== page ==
Ubisoft's logo since May 2017
|Ubi Soft Entertainment Software (1986–2003)|
|Traded as||Euronext: UBI
CAC Mid 60 Component
|Industry||Video game industry|
|Founded||12 March 1986Carentoir, Francein|
|Brands||See List of Ubisoft games|
|Revenue||€2,984.786 million (2016)|
|€561.8 million (2016)|
Number of employees
|Divisions||Ubisoft Motion Pictures|
|Subsidiaries||See List of Ubisoft studios|
Ubisoft Entertainment SA (formerly Ubi Soft Entertainment Software) is a French video game publisher, headquartered in Rennes, France. It is known for publishing games for several acclaimed video game franchises including Assassin's Creed, Far Cry, Just Dance, Prince of Persia, Rayman, and Tom Clancy's. It is the fourth largest publicly-traded game company in the Americas and Europe after Activision Blizzard, Electronic Arts, and Take-Two Interactive in terms of revenue and market capitalization.
In March 1986, five brothers of the Guillemot family founded Ubi Soft in Carentoir, a small village located in the Morbihan department of the Brittany region in France. Yves Guillemot soon made deals with Electronic Arts, Sierra On-Line, and MicroProse to distribute their games in France. By the end of the decade, Ubi Soft began expanding to other markets, including the United States, the United Kingdom, and Germany. They entered the video game distribution and wholesale markets, and by 1993 they had become the largest distributor of video games in France. In the early 1990s, Ubi Soft initiated its in-house game development program, which led to the 1994 opening of a studio in Montreuil, France. It later became their administrative and commercial head office, even as the company continues to register its headquarters in Rennes. Ubi Soft became a publicly traded company in 1996 and continued its expansion around the globe, opening locations in Annecy (1996), Shanghai (1996), Montreal (1997), and Milan (1998).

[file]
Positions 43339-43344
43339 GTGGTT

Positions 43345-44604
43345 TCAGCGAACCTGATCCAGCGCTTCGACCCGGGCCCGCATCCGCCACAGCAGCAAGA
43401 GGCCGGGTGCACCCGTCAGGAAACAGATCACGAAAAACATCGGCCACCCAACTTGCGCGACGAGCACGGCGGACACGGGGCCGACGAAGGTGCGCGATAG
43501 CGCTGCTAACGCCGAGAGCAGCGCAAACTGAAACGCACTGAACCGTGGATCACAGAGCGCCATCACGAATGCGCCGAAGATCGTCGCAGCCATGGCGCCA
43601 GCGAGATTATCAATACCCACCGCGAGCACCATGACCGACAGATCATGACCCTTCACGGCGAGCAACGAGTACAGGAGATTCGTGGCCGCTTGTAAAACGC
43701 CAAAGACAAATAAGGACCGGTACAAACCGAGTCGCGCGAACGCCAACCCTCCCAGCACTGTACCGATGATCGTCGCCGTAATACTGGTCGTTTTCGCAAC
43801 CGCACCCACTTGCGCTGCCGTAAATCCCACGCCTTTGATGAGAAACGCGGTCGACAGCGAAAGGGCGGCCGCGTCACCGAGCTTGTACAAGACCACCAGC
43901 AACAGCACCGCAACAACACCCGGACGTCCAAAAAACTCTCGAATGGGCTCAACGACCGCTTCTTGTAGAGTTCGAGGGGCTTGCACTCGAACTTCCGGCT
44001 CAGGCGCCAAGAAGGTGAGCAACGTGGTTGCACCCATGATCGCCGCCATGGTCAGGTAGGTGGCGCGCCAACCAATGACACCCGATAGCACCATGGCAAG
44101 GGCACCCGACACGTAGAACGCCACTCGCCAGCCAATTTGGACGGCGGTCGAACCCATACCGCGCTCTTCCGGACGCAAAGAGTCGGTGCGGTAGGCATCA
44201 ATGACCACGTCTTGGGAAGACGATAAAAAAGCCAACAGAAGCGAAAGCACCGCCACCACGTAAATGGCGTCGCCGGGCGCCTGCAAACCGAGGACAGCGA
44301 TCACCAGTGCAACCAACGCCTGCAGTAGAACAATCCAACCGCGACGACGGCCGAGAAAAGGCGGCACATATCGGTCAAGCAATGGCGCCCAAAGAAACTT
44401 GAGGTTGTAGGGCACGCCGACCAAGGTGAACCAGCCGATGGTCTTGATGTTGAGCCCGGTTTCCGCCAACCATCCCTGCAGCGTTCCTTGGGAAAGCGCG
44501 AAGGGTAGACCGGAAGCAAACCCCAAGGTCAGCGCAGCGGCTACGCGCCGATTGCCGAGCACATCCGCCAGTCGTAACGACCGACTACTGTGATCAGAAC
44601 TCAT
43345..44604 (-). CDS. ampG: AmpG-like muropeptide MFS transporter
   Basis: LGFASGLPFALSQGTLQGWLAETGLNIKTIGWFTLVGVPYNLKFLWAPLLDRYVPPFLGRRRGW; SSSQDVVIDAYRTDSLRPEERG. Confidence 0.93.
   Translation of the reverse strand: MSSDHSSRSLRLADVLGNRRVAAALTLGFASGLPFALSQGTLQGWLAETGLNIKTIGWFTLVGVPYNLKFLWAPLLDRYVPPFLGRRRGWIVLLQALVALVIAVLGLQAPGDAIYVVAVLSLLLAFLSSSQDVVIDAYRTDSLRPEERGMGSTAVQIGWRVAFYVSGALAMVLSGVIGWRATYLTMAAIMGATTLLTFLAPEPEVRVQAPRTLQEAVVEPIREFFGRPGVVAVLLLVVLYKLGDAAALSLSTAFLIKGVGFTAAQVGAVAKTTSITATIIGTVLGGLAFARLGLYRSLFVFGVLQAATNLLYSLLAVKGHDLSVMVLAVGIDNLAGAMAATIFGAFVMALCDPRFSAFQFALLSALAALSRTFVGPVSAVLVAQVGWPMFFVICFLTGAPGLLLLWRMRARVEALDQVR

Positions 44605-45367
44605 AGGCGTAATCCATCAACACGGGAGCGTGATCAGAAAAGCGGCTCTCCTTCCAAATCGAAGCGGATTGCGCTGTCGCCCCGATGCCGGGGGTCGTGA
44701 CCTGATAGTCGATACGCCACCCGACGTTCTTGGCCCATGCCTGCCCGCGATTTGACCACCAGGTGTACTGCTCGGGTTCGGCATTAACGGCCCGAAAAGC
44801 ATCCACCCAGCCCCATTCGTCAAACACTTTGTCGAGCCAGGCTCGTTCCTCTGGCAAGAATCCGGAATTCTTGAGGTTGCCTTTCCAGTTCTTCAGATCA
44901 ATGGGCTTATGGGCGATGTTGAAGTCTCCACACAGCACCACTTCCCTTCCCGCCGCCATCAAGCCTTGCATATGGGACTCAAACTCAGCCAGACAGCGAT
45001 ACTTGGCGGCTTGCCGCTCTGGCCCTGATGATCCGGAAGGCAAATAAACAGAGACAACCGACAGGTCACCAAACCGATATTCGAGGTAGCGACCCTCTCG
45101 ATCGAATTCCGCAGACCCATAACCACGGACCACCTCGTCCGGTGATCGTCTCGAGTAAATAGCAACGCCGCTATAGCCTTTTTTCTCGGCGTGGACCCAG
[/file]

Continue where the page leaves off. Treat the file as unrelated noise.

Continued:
In the late 1990s and early 2000s, Ubi Soft committed itself to online games by supporting Uru: Ages Beyond Myst, The Matrix Online, and the European and Chinese operation of EverQuest. The publisher established an online division. However, in February 2004, Ubisoft cancelled the online portion of Uru and backed out of the publishing deal on The Matrix Online. The company is noted for its teams of female game developers/testers, known as the Frag Dolls.
In March 2001, Gores Technology Group sold The Learning Company's entertainment division (which includes games originally published by Brøderbund, Mattel, Mindscape and Strategic Simulations) to them. The sale included the rights to intellectual properties such as the Myst and Prince of Persia series. In July 2006, Ubisoft bought the Driver franchise from Atari for a sum of €19 million in cash for the franchise, technology rights, and most assets. In July 2008, Ubisoft made the acquisition of Hybride Technologies, a Piedmont-based studio renowned for its expertise in the creation of visual effects for cinema, television and advertising. In November 2008, Ubisoft acquired Massive Entertainment from Activision. In January 2013, Ubisoft acquired South Park: The Stick of Truth from THQ for $3.265 million.